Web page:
From the late eighteenth to the mid-twentieth centuries, European and colonial governments sentenced hundreds of thousands of political prisoners, housebreakers, rioters, forgers, and petty thieves to transportation to penal colonies that were purposefully situated at a far remove from the places where the accused were apprehended. France transported prisoners to New Caledonia in the South Pacific and French Guiana in South America, where the unlucky might find themselves assigned to the notorious offshore prison on Île du Diable (Devil's Island). Britain shipped many convicts to the Americas until its colonies there gained independence. From 1788 to 1868, Australia then became a preferred destination. Colonial governments extended the practice by establishing satellite penal settlements of their own. Along with the slave trade, transportation produced one of the most massive forced transoceanic relocations in history.
"Before we knew it the ship had transformed into a moving cloud, & as the cracked pastels of sunrise began to escape into the early morning sky behind [the Commandant], he was pointing out the future as we flew over it," observed the protagonist of Gould's Book of Fish, Richard Flanagan's fictional meditation on transportation and natural history.1 And what sort of future was that? Robert Hughes recounts in The Fatal Shore how remote penal colonies like the one in Tasmania, deliberately constructed to emphasize their isolation, allowed prisoners (and tourists after them) to "crawl through the bushes to their unfenced rim and gaze down on the wide, wrinkled, glimmering sheet of our imprisoning sea."2 For convicts, isolation could be torment enough. As for more conventional sorts of persecution at the hands of crew bosses, guards, and wardens, there would be plenty to offer.
When it comes to histories of migration, this "big story" of transportation has had little to say about queerness.3 For that matter, queer theory and LGBT studies have largely ignored forced migrations of this sort, preferring to focus on less overtly coerced movements from village to city and country to country, when they have considered migration at all. That colonial histories of prison migration might also teach something about linkages among environmental politics, queerness, embodiment, detention, and the state is a proposition that has yet to be formulated, much less illustrated or tested. This essay proposes to make a start by focusing on a "small story" that occurred a century ago at the penal settlement founded in 1858 by the East India Company at Port Blair in the Andaman and Nicobar Islands, off the coast of what was once British Burma. My aims are threefold: to call attention to queer resonances in accounts of forced migrations compelled by security-minded states; to locate those resonances in a genealogy of offshore incarceration and detention; and to open a dialogue between the interdisciplinary fields of political ecology and queer studies with an eye to understanding how certain disciplinary formations directed at bodies can reshape, even devastate, the environments in which they operate.4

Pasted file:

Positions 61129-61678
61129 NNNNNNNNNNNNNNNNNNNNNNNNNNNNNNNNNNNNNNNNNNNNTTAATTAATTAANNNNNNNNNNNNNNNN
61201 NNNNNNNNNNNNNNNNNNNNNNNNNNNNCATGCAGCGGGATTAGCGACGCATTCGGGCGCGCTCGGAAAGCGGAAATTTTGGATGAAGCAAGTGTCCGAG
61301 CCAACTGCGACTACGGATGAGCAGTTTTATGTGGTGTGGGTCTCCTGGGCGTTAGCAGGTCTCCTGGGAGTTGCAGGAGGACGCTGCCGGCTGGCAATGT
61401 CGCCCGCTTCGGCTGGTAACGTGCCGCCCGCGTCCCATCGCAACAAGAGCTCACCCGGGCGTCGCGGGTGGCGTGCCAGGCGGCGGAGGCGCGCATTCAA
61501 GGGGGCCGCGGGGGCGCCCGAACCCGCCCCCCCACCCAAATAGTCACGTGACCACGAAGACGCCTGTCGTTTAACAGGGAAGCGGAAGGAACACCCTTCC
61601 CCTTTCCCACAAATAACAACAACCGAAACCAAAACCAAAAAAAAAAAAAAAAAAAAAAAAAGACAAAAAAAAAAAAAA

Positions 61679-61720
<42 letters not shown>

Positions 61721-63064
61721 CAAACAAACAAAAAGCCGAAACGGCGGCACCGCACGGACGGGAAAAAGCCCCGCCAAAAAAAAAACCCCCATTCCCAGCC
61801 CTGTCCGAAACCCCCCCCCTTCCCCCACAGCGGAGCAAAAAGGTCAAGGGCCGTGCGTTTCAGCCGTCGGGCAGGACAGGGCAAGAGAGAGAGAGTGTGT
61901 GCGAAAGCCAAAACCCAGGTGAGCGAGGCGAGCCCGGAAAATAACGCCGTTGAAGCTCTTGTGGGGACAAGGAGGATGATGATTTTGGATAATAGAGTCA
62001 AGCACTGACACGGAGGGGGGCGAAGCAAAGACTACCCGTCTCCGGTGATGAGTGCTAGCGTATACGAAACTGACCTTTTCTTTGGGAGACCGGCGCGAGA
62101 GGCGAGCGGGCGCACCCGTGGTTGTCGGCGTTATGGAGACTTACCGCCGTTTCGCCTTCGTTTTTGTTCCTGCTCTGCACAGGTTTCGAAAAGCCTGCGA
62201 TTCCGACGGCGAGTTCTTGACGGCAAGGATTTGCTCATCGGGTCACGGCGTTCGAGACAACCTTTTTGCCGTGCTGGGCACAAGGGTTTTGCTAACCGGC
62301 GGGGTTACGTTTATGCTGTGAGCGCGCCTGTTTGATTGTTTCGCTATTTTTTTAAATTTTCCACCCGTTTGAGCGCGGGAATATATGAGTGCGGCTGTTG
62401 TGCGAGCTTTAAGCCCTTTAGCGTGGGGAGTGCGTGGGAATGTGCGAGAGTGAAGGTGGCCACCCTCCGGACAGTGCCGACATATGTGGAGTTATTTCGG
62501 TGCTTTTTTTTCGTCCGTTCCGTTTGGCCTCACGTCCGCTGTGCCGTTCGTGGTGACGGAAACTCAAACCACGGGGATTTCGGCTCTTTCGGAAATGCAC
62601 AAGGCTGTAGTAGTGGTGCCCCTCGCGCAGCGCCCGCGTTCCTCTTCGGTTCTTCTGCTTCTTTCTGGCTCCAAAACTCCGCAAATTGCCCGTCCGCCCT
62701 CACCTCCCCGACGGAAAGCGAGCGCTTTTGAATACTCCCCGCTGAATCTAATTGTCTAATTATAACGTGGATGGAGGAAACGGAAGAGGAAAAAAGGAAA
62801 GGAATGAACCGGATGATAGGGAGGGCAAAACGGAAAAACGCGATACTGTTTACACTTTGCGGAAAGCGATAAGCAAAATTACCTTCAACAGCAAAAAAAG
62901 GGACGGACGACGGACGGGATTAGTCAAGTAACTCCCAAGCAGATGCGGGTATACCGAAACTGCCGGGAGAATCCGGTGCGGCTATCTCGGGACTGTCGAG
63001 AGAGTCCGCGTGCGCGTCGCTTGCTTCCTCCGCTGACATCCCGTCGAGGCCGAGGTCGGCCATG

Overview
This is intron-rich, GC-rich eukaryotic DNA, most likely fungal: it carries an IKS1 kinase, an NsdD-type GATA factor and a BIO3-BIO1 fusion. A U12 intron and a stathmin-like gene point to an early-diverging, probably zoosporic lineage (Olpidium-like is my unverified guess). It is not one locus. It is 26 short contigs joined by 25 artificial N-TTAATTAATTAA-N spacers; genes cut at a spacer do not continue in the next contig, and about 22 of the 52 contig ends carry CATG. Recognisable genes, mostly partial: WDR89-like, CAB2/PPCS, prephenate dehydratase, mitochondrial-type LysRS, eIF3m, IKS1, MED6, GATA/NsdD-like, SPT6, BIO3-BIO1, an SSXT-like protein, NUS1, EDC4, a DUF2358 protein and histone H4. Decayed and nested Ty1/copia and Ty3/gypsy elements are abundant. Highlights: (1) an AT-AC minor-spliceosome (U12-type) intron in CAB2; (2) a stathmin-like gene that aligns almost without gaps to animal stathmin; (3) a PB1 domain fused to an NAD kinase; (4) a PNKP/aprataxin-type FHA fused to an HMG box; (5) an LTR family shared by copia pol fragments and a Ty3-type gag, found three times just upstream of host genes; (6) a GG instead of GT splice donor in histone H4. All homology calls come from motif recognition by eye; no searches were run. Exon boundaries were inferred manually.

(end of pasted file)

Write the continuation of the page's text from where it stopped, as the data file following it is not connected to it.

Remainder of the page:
Under British rule in places like India, some people were sentenced to transportation explicitly for the crime of having committed an "unnatural offence." Others, duly convicted on unrelated charges and transported, received extra punishment for "unnatural crimes" allegedly committed while serving time in a penal colony or offshore prison. Here the significance for queer studies seems obvious. Section 377 of the Indian Penal Code prescribed fines and imprisonment of ten years to life for "carnal intercourse against the order of nature, with any man, woman, or animal."5 This provision had analogues in statutory and common law in many other colonies, including what are now Fiji, Hong Kong, Zimbabwe, and New Zealand. In India Section 377 remains in effect years after independence and has recently become the target of a grassroots movement for repeal.6
Yet what constituted an unnatural offense was —and is —not at all obvious. Indeed, a certain slipperiness could be said to be the animus of the term, since the charge of unnatural crime tended to mobilize economic ambitions and political rivalries as well as garden-variety emotions such as fear or...